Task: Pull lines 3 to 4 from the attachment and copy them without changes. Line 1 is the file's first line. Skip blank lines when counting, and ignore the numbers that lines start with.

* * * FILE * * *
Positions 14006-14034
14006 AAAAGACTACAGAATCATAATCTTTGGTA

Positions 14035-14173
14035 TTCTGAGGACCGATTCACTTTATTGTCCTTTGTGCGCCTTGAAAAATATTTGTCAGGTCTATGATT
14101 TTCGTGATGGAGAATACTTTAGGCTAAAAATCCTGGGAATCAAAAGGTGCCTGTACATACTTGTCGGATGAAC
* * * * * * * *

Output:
Positions 14035-14173
14035 TTCTGAGGACCGATTCACTTTATTGTCCTTTGTGCGCCTTGAAAAATATTTGTCAGGTCTATGATT